With kids all over the world out of school indefinitely, the internet is suffused with conflicting advice about how to make sure the kids’ education is not endangered. As an unschooler with fourteen years of school-free parenting under my belt, I would like to share some comforting ideas with parents.
I only want to share ideas that I know about first hand, so I will talk about kids below the high-school level. If your kids are in the pre-high school grades, hear me out: a break from school is not going to hurt them at all.
A lot of the advice that’s come across my screen is based on the idea that the best way to get children to learn is to teach them things. That’s a basic fallacy of the schooling philosophy, and it would really help a lot of stressed parents if we all let go of it.
So here’s my open letter to parents who are worried about educating their kids without school:
Dear Fellow Parents,
I’ve been shunning the whole idea of schooling for ten years and my kids are totally fine. That’s it, your kids don’t need school, and you don’t need to make school for them. I promise. Let me explain.
I’ve never done a formal lesson with any of my four kids in my fourteen years of unschooling. Turns out, they didn’t need any! They know how to read, they know about culture and history, they know how to assess information on the internet, they know how to ride a bike, they know almost all of the same things their schooled peers know, because you can’t really avoid knowing a lot of them if you have normal access to the world.
Sometimes curious people ask me what I do all day with my kids. That’s why my sister and I started this blog, and you can go back and read other posts if you want to find out more. I have described some things I do as a parent that work for me, but truthfully, what I do wouldn’t appeal to everyone.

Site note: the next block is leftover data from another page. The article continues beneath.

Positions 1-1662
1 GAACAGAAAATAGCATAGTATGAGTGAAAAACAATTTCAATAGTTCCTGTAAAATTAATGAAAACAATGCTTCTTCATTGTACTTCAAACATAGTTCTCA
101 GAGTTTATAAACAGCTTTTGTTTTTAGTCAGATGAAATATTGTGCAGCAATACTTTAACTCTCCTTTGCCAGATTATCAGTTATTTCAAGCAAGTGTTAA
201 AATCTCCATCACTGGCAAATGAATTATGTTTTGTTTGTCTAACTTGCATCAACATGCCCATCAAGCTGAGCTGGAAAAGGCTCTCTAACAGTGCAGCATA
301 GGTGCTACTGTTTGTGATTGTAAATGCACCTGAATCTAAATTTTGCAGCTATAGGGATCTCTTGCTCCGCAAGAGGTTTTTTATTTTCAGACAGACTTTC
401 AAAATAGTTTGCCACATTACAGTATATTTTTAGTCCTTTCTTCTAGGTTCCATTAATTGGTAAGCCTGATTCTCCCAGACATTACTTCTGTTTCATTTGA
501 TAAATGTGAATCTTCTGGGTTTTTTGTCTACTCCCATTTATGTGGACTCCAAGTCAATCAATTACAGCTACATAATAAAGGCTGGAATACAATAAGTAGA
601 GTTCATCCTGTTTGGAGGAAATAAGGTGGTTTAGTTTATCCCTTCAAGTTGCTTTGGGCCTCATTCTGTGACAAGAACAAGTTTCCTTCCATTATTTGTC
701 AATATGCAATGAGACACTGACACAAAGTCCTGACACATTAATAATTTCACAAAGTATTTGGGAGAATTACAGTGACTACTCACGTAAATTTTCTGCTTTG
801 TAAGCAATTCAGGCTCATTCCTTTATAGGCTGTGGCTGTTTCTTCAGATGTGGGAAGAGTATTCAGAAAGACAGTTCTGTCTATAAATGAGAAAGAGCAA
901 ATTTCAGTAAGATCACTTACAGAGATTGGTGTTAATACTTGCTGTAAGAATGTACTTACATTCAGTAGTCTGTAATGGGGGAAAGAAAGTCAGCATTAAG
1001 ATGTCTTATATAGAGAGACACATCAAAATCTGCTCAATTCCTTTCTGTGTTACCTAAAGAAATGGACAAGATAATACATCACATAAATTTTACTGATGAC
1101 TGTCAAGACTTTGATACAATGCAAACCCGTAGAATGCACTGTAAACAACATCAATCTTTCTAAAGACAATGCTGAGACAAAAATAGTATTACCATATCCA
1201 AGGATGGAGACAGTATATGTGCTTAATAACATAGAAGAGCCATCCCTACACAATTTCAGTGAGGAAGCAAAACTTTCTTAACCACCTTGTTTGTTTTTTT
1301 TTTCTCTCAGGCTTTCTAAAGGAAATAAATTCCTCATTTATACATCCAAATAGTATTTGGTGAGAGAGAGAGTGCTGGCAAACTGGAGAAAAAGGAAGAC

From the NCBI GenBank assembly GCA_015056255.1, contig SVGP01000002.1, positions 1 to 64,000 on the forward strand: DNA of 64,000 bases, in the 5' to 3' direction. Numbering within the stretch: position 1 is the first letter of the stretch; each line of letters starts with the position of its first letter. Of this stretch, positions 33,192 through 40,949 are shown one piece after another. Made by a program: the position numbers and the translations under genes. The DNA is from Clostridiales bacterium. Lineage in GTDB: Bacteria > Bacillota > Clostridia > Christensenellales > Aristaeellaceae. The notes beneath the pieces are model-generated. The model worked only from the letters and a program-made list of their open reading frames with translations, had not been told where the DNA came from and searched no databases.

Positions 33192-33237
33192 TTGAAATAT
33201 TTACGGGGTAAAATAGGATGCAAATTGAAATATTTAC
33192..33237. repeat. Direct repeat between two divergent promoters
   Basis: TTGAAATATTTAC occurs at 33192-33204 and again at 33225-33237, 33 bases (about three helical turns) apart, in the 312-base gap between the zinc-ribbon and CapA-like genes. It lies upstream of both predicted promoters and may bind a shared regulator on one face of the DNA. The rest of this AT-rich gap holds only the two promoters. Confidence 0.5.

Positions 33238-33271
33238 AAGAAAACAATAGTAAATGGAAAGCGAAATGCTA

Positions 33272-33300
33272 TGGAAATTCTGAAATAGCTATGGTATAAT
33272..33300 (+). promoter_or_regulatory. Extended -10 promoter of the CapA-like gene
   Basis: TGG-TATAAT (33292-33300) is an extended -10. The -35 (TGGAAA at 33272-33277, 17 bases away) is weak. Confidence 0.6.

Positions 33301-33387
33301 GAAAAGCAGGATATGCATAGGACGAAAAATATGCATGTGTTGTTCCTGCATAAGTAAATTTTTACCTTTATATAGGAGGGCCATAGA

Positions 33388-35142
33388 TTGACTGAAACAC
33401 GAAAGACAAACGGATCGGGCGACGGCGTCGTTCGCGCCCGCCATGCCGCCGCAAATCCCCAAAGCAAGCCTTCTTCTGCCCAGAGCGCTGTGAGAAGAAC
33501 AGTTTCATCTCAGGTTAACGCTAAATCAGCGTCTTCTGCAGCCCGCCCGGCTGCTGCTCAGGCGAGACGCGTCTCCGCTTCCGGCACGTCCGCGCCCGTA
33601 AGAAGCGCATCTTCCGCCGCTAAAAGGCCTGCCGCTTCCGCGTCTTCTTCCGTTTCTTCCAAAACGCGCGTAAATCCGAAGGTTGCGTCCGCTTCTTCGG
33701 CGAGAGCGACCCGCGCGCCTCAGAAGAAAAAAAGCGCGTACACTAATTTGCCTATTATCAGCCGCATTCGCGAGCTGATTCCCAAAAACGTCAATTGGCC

A better starting point is to think about what you like to do, what your kids like to do, and work with it, not against it.
An example of a thing that works great for my family: I love literature, and so I enjoy spending hours reading out loud to my kids, even the ones who as teens and tweens could definitely read to themselves. I find this is a great way to introduce ideas, people, places and stories to the kids that start wonderful discussions and leads down fascinating rabbit holes.
But if you don’t enjoy literature or reading out loud, don’t do that! It would be unpleasant for everyone, and it’s not the only way.
I can’t tell you how to show the world to your kids. There are as many ways to do it as there are parents and kids in the world. Your way will be fine as long as you do it with some level of joy.
That’s not to say that you should feel joy all of the time with your kids. Kids are super challenging, so that’s not realistic. But if whatever method of education you’ve chosen feels like the worst part of your day, don’t keep doing it. I promise a million times over that dropping lessons that you and your kids hate will not hurt them at all.
If you replace all of their time that would’ve been spent at school with allowing them to watch tv, play, eat, and stare at the wall, I promise you they will not stop learning things.
The number one thing to remember is that nobody can learn anything when they’re stressed. Your brain doesn’t store information when it’s in a state of stress. All it does is try to cope, to get through the stress, and get it over with. So if there’s any level of stress in the room, reassess what you’re doing and what you’re getting out of it.
I’ve explained before on this blog that my oldest child decided to try public school for the first time this year. She entered grade 8 without ever having been through a day of lessons in her life, and is performing at an above-average level.
Of all the things to worry over during this crazy moment in history, don’t worry that you’ll fail your kids if you don’t teach them anything. They’ll go on learning anyway no matter what.
Great post! We have been a homeschooling family for fourteen years too. I realise kids learn best without pressure and again, only when they are really interested. The best we can do is support and extend what they like to learn.